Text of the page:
As I stand in my home office on March 18 (I have a standing desk), I look outside and see signs of spring which provides some hope. The last two weeks in the US, and the weeks before throughout the world have ushered in a pandemic with dire health and economic consequences unlike anything most of us have experienced in our lifetime. We have all lived through tragic times on a localized and limited basis; a hurricane which causes major damage to a particular city or swath of a state. This, of course, is mind bogglingly different. The very large majority of the world population is impacted in a very meaningful way and in need of assistance. Large private companies, who might have previously been able to assist, are reeling themselves. And yet, my entire team continues working from New York to Los Angeles and is busy on pop up support calls with clients and ongoing projects. As I try to wrap my brain around what the “new normal” might be and when it might occur, I have a host of questions on my mind which I know many of my clients are thinking about too:

  • How are hospitality providers dealing with employees?
  • Are employees of our onsite shuttered cafés being paid? If so by who and for how long?
  • Is there a norm when it comes to these compensation questions for a contract operated outlet?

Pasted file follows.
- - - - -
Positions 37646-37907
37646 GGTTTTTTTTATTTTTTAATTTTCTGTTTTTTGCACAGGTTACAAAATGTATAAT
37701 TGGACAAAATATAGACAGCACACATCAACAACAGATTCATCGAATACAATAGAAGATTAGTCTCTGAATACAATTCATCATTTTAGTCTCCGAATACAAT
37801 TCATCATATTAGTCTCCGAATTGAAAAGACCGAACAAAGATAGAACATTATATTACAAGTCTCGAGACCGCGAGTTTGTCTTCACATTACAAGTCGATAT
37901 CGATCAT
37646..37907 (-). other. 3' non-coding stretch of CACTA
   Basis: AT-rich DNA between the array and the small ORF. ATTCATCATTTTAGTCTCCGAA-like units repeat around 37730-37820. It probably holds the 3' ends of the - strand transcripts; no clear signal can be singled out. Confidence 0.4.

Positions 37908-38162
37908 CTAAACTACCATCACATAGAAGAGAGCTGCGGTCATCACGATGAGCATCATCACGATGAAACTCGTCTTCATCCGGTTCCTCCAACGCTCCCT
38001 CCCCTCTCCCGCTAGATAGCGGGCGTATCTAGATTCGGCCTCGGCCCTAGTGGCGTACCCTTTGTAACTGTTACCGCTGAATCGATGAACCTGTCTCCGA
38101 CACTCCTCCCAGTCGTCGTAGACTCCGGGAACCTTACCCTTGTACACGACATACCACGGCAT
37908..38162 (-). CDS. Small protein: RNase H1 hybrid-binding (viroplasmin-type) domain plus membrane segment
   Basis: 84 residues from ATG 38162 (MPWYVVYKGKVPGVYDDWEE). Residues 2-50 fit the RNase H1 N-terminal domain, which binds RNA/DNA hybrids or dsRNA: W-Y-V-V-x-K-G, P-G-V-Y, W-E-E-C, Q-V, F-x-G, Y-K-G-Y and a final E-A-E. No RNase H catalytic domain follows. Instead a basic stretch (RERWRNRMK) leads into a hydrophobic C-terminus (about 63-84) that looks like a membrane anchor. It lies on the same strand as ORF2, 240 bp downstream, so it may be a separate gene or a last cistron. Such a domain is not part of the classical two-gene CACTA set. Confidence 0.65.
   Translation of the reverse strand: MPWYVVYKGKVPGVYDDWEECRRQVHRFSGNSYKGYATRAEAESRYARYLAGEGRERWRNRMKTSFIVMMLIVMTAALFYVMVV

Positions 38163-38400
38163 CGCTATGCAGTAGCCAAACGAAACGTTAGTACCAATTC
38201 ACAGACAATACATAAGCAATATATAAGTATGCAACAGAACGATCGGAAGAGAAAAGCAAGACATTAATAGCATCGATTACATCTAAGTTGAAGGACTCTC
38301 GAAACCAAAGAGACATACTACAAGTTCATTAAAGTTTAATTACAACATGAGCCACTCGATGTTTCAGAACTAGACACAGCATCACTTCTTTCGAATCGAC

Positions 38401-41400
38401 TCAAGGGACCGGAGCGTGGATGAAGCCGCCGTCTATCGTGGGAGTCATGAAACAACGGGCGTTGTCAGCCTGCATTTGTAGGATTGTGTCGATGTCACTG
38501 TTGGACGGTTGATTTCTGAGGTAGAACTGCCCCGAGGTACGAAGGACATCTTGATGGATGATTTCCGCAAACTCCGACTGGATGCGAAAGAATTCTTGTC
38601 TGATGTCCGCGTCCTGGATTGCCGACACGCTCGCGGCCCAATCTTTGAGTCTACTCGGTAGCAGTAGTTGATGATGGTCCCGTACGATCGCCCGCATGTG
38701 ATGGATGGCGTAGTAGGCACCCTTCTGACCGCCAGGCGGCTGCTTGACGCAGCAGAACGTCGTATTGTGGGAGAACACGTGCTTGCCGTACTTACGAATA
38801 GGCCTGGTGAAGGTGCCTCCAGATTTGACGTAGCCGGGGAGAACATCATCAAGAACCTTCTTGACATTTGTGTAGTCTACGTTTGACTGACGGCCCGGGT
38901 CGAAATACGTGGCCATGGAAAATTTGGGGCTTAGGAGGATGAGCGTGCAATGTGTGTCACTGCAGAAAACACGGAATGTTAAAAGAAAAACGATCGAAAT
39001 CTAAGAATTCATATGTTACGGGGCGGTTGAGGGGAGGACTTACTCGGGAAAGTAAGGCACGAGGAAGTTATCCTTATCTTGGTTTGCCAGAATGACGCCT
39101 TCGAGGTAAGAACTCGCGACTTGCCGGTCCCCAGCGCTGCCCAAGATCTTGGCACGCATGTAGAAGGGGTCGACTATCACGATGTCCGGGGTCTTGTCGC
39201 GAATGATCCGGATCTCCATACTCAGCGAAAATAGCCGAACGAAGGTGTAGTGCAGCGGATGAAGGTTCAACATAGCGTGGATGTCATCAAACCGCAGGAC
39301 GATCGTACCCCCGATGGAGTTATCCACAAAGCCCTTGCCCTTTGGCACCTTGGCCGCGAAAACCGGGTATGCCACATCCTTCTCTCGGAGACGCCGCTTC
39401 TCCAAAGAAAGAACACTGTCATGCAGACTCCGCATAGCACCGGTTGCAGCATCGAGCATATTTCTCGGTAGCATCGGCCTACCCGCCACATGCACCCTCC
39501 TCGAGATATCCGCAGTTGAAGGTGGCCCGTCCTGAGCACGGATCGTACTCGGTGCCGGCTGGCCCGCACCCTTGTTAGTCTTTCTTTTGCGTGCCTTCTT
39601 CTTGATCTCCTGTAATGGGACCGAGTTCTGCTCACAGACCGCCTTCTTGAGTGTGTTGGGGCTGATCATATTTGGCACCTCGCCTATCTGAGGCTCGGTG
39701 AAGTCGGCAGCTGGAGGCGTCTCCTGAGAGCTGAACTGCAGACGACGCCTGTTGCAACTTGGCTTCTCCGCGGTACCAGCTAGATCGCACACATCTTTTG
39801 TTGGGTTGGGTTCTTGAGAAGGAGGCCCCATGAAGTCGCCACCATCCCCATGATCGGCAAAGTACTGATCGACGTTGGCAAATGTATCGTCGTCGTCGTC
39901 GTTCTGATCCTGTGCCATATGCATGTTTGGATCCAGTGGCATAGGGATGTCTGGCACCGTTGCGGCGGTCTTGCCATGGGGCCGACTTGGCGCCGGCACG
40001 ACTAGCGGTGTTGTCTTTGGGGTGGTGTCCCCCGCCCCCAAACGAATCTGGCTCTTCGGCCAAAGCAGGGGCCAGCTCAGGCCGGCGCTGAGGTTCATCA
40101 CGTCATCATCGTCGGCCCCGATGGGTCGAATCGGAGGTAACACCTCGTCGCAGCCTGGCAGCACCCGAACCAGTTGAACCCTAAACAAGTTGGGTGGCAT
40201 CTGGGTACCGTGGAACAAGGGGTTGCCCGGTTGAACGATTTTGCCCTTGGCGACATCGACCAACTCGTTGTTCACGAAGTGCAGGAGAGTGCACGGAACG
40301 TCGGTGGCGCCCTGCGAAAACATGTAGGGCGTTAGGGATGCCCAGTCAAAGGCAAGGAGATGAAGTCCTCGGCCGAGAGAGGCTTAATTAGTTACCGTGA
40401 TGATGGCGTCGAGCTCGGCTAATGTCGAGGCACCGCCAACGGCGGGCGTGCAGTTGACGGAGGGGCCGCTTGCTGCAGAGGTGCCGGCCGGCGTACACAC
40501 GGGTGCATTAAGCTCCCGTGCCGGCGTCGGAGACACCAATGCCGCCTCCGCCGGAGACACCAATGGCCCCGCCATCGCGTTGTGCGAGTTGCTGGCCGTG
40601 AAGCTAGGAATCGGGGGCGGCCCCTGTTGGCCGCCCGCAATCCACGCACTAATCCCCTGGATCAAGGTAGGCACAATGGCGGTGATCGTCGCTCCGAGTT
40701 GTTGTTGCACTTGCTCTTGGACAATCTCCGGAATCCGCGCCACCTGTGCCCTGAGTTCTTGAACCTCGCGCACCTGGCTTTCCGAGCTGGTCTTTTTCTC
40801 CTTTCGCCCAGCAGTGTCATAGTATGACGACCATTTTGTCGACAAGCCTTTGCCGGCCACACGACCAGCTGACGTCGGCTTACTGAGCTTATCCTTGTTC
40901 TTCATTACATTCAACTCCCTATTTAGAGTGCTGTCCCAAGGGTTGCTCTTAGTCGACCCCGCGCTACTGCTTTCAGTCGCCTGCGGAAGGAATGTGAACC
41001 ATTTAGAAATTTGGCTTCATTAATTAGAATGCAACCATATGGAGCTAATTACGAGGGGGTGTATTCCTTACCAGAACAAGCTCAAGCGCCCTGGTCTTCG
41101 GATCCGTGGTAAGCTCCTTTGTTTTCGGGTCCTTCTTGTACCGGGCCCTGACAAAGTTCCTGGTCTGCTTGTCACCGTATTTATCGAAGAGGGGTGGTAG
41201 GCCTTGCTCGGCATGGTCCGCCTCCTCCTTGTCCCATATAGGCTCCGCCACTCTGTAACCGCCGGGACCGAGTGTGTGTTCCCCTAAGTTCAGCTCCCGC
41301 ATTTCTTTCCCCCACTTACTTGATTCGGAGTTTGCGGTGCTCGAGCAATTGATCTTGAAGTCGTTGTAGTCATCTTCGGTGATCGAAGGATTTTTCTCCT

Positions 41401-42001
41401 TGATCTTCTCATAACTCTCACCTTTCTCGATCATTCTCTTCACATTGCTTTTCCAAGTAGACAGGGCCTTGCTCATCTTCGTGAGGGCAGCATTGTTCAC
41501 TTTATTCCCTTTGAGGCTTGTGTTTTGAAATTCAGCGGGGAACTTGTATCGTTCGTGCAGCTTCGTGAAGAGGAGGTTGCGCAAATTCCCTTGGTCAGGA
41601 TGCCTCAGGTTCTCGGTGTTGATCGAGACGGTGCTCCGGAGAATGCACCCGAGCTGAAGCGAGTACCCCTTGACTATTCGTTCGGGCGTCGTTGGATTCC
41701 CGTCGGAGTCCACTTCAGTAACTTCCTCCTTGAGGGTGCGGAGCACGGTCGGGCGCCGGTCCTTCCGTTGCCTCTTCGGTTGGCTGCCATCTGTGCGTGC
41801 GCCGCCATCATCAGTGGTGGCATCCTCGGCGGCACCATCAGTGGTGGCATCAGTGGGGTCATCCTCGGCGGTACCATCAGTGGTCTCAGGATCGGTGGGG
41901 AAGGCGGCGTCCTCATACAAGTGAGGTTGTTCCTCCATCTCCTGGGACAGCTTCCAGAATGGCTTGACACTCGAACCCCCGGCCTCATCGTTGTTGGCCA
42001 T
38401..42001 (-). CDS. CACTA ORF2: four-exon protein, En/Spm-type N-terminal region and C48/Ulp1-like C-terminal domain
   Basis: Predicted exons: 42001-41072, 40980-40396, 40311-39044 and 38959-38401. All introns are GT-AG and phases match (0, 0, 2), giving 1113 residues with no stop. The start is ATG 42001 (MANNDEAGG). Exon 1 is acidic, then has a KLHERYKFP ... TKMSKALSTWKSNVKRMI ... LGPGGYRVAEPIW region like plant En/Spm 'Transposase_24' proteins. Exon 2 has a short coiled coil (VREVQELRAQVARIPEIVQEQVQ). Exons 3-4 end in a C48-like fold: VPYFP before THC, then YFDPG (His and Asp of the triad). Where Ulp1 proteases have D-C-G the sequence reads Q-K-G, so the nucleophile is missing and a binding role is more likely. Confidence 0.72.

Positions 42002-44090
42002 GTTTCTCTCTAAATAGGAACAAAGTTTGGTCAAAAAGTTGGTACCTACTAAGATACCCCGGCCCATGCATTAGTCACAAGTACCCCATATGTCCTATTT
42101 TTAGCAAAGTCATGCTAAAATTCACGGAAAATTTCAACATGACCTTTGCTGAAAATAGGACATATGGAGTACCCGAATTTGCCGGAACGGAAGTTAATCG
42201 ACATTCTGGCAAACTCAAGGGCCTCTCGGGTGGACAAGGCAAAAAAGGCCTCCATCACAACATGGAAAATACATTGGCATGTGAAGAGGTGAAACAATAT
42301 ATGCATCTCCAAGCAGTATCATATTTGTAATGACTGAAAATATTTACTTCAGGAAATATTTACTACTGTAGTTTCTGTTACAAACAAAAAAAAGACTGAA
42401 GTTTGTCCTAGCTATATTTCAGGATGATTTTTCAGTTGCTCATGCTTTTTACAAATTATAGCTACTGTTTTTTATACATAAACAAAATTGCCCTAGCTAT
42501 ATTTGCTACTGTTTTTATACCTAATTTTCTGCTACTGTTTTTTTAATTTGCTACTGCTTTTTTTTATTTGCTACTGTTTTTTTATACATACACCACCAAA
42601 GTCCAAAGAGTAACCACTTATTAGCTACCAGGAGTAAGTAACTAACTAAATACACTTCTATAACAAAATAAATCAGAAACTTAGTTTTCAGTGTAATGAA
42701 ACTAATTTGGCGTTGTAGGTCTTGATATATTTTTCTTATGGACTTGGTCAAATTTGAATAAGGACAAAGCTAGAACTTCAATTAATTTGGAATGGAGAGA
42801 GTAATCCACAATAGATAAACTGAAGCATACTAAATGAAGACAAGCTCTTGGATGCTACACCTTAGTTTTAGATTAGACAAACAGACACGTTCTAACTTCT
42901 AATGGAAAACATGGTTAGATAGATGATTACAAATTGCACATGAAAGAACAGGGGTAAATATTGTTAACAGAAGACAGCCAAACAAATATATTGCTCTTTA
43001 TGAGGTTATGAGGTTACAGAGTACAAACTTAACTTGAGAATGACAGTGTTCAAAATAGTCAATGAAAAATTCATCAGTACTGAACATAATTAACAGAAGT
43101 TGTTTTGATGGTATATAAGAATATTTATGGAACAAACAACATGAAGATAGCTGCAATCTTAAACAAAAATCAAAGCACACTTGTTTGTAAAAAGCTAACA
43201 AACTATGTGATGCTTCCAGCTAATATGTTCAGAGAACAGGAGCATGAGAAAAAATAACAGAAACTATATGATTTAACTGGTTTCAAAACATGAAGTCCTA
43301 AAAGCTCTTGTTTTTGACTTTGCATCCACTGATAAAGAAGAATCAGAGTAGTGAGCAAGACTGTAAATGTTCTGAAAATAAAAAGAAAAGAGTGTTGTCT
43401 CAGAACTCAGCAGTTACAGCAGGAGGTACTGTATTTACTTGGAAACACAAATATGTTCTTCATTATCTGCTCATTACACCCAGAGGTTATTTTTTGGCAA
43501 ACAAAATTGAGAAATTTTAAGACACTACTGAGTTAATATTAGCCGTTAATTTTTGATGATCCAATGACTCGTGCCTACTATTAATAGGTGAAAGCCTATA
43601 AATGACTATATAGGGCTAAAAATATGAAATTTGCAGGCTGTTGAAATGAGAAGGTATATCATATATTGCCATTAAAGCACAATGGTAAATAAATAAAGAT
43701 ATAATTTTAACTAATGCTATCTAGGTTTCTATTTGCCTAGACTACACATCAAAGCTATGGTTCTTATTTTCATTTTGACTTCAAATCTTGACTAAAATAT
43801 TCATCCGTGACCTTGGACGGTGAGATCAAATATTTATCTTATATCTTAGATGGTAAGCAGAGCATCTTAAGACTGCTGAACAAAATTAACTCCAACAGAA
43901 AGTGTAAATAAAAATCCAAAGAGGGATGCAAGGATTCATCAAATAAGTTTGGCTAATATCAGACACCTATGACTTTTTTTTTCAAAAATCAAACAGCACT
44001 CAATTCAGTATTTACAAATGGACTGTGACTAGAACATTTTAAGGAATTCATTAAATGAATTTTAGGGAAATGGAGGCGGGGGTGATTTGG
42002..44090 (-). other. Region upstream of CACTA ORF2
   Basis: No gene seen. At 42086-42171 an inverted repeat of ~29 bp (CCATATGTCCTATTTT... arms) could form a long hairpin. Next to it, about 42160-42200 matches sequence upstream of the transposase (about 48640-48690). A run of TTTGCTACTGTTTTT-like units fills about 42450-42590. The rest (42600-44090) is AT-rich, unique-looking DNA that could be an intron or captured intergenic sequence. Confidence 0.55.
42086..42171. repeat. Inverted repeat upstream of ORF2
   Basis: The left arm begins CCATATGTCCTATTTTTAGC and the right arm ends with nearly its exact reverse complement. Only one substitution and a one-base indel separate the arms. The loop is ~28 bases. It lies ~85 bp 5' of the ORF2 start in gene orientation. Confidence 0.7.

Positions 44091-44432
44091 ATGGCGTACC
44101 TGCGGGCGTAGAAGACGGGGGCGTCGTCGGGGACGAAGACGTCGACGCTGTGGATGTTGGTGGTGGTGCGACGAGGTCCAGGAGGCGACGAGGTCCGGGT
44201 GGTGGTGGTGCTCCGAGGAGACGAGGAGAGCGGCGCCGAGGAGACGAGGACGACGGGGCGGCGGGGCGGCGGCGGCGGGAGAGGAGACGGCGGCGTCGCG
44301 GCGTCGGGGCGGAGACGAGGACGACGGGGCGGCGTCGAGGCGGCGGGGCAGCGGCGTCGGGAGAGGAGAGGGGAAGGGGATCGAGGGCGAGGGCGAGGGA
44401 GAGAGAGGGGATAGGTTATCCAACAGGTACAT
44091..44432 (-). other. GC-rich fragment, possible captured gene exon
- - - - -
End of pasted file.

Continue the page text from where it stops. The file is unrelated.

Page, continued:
• How will these shutdowns impact benefits eligibility?
  • Can these employee’s skills be deployed elsewhere in a creative and productive manner?
  • Will proposals on the table with a significant investment component still stand?
  • How will the ability of caterers, food service providers and others to invest in future projects be impacted?
  • What will be the impact to projects underway?
  • Will donors start backing out of major projects?
  • How will institutional earned income from food services be impacted in the short term? Midterm?
  • Should institutions anticipate food service providers to seek contract renegotiation as a result of financial suffering? What are some mitigation strategies?
  • When will people feel comfortable attending events?
  • How will this change the event market?
  • What changes do we need to consider for our internal contracts and policies in light of the pandemic?

As I write this, I have some ideas with respect to the above and am actively having conversations with many industry colleagues on others. We have always advocated for a collaborative relationship between clients and their food service vendors; in the coming months I predict that will be more important than ever. We are open for business and here to support clients and others in any way we can. Please reach out at any time and I look forward to connecting in person once this crisis has passed.